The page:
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William Cahill was born in Syracuse, New York. He moved to Wilmington to receive criticism from Howard Pyle in the fall of 1907; he was not a full-time student. In a letter to his mother, dated November 1907, N.C. Wyeth described Cahill, as a new member of the colony who had ideas dramatically opposed to illustration. According to Wyeth, Cahill was from, “clique” of New York artists including John Alexander, Birge Harrison, Chiide Hassam and H.D. Murphy.


After spending the summer of 1908 at Chadds Ford painting with Howard E. Smith and N.C. Wyeth, Cahill returned to New York in the fall. In 1918 he became a professor of drawing, and painting, at the University of Kansas. Cahill was a member of the Salmagundi Club in New York.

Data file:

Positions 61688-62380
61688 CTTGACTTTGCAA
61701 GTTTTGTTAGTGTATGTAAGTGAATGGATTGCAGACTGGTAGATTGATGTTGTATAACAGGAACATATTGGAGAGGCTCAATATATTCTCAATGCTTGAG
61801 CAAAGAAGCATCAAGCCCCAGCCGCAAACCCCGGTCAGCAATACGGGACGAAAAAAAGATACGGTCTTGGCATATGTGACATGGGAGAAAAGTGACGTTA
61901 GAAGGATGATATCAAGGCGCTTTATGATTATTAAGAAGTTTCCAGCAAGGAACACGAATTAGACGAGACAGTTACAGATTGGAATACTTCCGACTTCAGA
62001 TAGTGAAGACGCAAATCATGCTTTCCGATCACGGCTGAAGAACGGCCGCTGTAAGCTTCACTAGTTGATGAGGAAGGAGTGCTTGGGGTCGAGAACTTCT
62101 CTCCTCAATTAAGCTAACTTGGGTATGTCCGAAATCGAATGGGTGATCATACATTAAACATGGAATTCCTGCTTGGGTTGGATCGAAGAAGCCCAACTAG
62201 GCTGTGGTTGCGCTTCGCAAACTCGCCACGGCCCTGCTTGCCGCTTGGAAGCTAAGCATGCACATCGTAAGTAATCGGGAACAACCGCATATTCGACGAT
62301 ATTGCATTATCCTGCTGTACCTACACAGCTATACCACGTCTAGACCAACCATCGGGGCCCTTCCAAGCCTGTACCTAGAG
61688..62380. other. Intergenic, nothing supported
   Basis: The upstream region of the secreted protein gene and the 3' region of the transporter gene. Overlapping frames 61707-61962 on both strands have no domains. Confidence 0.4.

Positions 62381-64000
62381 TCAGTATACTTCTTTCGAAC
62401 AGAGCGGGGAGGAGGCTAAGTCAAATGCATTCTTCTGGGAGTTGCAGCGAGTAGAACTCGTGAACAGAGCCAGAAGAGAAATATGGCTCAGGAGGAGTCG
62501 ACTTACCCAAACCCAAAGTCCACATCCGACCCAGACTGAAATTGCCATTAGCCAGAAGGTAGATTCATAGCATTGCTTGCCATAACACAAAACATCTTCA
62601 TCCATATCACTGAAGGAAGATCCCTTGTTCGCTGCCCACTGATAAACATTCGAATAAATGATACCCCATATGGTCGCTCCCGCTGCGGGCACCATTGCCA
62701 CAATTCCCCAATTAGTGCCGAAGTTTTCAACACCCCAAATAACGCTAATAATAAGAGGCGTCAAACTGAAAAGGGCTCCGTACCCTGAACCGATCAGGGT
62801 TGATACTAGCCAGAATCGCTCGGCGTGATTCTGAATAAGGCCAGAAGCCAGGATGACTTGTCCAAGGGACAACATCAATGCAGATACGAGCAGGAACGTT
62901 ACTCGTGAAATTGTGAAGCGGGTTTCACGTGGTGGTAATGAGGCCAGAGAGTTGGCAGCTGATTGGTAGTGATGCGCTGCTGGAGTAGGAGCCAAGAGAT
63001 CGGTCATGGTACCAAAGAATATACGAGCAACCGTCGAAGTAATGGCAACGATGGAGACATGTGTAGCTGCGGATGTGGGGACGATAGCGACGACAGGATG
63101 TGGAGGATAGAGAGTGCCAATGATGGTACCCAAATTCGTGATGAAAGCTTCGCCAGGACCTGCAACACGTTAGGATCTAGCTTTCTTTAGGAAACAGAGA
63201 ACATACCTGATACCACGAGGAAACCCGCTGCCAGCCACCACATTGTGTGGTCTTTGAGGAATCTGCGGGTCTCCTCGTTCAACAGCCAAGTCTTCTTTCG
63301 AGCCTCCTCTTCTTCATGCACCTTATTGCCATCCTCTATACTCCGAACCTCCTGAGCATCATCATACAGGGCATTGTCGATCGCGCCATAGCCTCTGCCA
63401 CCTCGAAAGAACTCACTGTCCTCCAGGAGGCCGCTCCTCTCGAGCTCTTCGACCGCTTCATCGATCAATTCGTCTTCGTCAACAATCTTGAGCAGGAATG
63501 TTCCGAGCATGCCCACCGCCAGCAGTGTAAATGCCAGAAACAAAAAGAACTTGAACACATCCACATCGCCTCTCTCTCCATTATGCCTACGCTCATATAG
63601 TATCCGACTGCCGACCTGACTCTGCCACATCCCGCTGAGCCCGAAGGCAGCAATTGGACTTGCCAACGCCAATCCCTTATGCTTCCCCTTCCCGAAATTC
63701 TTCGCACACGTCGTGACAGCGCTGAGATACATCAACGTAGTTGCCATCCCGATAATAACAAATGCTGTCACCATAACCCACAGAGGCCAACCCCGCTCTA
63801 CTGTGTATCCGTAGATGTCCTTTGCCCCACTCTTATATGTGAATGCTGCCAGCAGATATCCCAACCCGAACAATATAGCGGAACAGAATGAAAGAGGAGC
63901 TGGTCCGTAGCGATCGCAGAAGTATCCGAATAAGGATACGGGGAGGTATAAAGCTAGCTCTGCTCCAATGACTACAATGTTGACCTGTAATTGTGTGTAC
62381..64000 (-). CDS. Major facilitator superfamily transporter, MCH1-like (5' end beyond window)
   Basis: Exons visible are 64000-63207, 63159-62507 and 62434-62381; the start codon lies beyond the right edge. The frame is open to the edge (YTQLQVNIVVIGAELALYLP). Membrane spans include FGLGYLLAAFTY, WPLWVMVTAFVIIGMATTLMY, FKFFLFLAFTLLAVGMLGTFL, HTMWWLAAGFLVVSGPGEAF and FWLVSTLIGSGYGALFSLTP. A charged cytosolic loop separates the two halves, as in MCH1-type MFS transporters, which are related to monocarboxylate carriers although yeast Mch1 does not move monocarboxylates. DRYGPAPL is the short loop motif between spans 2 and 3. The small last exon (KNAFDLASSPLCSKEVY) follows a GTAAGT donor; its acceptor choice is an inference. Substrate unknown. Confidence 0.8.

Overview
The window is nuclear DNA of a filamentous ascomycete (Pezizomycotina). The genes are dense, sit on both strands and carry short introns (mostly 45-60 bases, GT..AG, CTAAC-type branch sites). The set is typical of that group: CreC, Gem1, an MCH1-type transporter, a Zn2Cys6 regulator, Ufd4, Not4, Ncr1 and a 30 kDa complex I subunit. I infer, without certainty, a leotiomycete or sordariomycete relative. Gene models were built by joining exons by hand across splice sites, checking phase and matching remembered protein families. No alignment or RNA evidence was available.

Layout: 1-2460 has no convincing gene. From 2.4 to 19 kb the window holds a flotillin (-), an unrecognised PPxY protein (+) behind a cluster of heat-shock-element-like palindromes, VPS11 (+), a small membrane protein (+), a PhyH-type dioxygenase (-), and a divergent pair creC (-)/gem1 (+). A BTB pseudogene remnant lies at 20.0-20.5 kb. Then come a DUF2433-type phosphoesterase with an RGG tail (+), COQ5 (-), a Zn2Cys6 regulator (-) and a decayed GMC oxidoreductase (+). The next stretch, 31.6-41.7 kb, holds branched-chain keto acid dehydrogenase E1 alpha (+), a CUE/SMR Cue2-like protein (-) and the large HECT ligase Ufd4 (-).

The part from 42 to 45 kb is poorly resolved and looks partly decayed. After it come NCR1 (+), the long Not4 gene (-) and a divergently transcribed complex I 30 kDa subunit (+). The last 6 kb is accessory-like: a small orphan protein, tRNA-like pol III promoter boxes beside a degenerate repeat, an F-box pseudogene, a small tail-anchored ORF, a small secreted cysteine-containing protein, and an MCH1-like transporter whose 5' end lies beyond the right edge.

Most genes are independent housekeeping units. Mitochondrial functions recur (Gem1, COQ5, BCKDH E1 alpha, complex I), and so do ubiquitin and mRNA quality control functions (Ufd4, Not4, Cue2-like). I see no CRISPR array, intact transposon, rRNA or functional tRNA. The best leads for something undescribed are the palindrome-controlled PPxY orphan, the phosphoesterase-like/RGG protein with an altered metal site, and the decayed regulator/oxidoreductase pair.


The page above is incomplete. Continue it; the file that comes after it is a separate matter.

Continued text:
Examples of his work are in the collections of the Museum of History, Science and Art in Los Angeles, California and the Municipal Collection, Pheonix, Arizona.